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Canadians at the U.S. Open: No Canadians are in singles action at the U.S. Open today. Yesterday, Denis Shapovalov advanced with a straight-sets victory over Félix Auger-Aliassime, as did Vasek Pospisil in five sets over No. 9 seed Karen Khachanov of Russia. Shapovalov, Pospisil and Bianca Andreescu all play second-round matches tomorrow.

Nick Kypreos leaving Sportsnet: Hockey analyst Nick Kypreos announced on Twitter today that he’s parting ways with Sportsnet after almost 21 years with the cable network.

MARKET WATCH

U.S. stocks climbed today, recovering from early session declines on gains in energy and financial shares, but investors remained leery about the potential for another flare-up in U.S.-China trade tensions.

The Dow Jones Industrial Average rose 258.20 points to 26,036.10, the S&P 500 gained 18.78 points to end at 2,887.94 and the Nasdaq Composite added 29.93 points to close at 7,856.88.

The energy sector led Canada’s main stock index as it closed higher along with Wall Street in a day that saw a lull in trade-war news. The Toronto Stock Exchange’s S&P/TSX composite index rose 88.06 points to 16,271.65.

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TALKING POINTS

We thought we elected leaders. We got man-children instead

“Old-school authoritarians, confident in their power and range, have been swept aside by a new crew of hypersensitive, defensive, passive-aggressive, apology-demanding nitwits who combine snivelling weakness with braggadocio – the oldest jerk-move in the sandlot.” - Mark Kingwell, author and professor of philosophy, University of Toronto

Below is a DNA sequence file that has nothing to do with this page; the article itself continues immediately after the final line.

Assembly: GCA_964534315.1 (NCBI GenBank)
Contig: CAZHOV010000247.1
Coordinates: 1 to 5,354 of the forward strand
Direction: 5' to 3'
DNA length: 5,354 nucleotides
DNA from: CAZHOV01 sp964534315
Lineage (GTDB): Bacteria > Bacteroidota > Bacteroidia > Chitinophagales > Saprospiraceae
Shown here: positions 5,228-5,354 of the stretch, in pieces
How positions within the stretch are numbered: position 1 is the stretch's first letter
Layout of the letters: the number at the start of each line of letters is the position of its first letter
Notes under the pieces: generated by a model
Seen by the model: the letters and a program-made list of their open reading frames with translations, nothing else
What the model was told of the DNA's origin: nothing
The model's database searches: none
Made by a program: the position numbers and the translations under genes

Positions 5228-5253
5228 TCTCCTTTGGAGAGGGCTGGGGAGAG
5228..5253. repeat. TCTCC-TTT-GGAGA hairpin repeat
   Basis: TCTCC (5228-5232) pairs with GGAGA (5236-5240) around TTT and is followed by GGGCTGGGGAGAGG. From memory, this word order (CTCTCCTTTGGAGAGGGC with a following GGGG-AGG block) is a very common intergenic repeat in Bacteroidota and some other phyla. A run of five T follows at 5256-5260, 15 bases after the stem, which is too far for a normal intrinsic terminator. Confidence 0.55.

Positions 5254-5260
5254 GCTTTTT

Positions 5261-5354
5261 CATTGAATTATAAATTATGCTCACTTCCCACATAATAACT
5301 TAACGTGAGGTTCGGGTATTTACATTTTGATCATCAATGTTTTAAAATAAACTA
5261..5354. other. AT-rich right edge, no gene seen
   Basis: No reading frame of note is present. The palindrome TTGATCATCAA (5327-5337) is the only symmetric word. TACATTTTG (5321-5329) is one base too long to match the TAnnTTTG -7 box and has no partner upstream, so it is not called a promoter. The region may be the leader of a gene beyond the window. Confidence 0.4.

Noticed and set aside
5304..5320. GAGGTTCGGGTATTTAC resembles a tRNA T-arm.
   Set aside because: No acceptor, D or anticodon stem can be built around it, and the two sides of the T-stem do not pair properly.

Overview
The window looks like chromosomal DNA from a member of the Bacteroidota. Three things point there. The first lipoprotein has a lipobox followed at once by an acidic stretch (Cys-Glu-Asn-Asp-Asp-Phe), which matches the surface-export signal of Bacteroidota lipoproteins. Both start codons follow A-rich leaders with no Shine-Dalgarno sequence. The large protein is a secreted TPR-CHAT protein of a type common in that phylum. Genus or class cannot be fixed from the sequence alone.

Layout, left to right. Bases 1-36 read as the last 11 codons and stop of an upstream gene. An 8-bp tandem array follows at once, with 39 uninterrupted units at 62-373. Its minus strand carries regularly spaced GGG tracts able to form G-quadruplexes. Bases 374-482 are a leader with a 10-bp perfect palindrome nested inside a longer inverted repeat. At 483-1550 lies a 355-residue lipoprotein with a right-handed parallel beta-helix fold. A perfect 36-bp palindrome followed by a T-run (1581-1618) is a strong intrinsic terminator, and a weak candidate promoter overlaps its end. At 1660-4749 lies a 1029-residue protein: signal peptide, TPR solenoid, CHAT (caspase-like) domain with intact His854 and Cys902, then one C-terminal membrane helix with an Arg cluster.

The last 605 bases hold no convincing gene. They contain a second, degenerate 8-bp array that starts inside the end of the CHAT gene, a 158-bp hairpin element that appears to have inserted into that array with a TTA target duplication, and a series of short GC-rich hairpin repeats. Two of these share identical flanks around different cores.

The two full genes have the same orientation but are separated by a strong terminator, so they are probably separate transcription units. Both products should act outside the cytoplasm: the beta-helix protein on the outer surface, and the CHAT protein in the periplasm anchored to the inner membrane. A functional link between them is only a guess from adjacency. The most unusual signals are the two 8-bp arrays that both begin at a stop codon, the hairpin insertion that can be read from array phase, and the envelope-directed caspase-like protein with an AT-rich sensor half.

Ontario cannabis lottery was a disaster. It should be the last

“An uncapped retail licence system would significantly aid in consumer access, which would ultimately make the legal market more attractive than the black market.” - David Clement, North American affairs manager, Consumer Choice Center

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LIVING BETTER

Shaky stock markets and growing concern about recession may have investors wondering whether to take profits on stock market holdings and hold cash or ride out whatever’s ahead. Rob Carrick offers a quick guide on how to judge when to sell, including:

  • Consider your time frame: If you don’t need the money for decades, making adjustments for anticipated short-term market ups and downs can be a wealth destroyer.
  • Tough love: Be tough-minded in assessing speculative holdings – they may need to go.
  • Easy on the cash: There’s a risk you never invest it and deprive yourself of potentially better returns from stocks and bonds.

LONG READ FOR A LONG COMMUTE

As summer winds down, hit the twisting back roads of Muskoka for adventure

Spread across the Canadian Shield, two hours north of Toronto, is Muskoka cottage country. It’s a place rich with summer clichés: a loon-call land of saturated sunsets, gentle lake breezes and beautiful bronzed people in a Roots world of mahogany launches, Porsche SUVs and palatial summer homes. It’s a Near North wilderness where a rough day in the woods might involve spilling Chablis on your tasselled loafers.

But there’s another Muskoka that doesn’t include wake-boarding or dockside cocktails: one of twisting backroads and rock cuts, general stores and rolling farmland, the Muskoka that we rush through on our way to the dock (and the Chablis). This landscape is rich with the kind of undulating ribbons of asphalt that quicken the pulse of a motorcyclist and display nature’s grandeur as well as any lakefront, maybe better.

David Gillett went looking for a route that stitched together some of the best of them, a checklist of dryland Muskoka highlights, a Grand Tour of the heart of the region. These final days of summer – and even the early days of fall, as the leaves start to burn bright and the traffic dies down – is the perfect time for the adventure. Read his full story here.

(Illustration by David Gillett)